Retreating from peat!

A degraded tropical peatland in Borneo, with an approximately five year old oil palm plantation in the distance.

A deforested and drained tropical peatland in Borneo, with an approximately five year old oil palm plantation in the distance.

(I also just published this on the UK Tropical Peatland Working Group website.  Worth a quick gander!)

Asia Pulp and Paper (APP) has decided to ‘immediately retire’ approximately 7,000 hectares of its acacia plantations in Indonesia, with the goal of restoring them to intact peat swamp forest and developing a peatland best management practice model.  This is a bold move, forfeiting profits to comply with their Forest Conservation Policy (FCP).  Just over a year ago, they proved to be conservation forerunners again, (loudly) announcing to ‘protect and restore’ one million hectares of forest.  These come as welcome actions from APP, after it spent many years (and still is?) leading the deforestation frontier across Sumatra and Kalimantan, replacing hugely diverse ecosystems with monoculture plantations, and draining many a peatland along the way.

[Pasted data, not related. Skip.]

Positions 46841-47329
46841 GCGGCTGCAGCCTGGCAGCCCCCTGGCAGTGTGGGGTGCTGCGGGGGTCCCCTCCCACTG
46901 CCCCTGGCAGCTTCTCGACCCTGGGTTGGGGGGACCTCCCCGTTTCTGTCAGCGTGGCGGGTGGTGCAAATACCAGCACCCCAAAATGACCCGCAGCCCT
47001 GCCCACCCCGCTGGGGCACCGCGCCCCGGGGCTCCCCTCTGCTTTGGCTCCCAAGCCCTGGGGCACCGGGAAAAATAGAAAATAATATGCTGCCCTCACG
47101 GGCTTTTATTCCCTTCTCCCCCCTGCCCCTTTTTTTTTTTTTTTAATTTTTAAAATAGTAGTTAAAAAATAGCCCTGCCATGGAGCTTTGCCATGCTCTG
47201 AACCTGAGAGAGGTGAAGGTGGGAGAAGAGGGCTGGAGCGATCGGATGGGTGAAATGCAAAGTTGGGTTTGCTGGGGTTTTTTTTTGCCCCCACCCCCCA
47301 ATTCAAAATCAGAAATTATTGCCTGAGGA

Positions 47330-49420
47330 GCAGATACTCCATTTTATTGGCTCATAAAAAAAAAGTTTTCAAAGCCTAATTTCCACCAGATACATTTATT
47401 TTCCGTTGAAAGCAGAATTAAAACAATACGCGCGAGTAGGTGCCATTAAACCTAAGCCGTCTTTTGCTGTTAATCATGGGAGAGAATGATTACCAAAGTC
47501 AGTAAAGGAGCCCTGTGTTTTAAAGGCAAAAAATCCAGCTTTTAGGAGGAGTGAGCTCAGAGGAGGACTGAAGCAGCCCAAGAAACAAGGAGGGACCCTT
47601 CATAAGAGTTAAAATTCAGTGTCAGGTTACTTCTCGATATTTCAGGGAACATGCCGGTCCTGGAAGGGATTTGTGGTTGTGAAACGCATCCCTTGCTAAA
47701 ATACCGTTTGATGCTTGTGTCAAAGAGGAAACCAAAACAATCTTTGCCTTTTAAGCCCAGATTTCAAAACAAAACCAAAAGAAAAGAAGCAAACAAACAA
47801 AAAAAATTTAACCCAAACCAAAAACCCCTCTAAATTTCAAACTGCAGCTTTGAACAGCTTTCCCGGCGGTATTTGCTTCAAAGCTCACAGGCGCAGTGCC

As Wetlands International say, there’s still a long way to go before APP can claim to be conserving, rather than destroying peatlands.  For example, how do they plan to rewet the peatlands?  What species are they going to plant into the current monocultures, and when?  How will they manage fire risk (heightened this year by ENSO) and potential flooding?   What will be the likely carbon emissions under different restoration strategies?  These are all important questions that researchers can help to answer.  Members of the UK Tropical Peatland Working Group are certainly on the case (watch this space).

But APP have given us a goal to hold them accountable to….and we must.

More information on the restoration mission from Deltares, APP’s independent peat expert team, can be found here.

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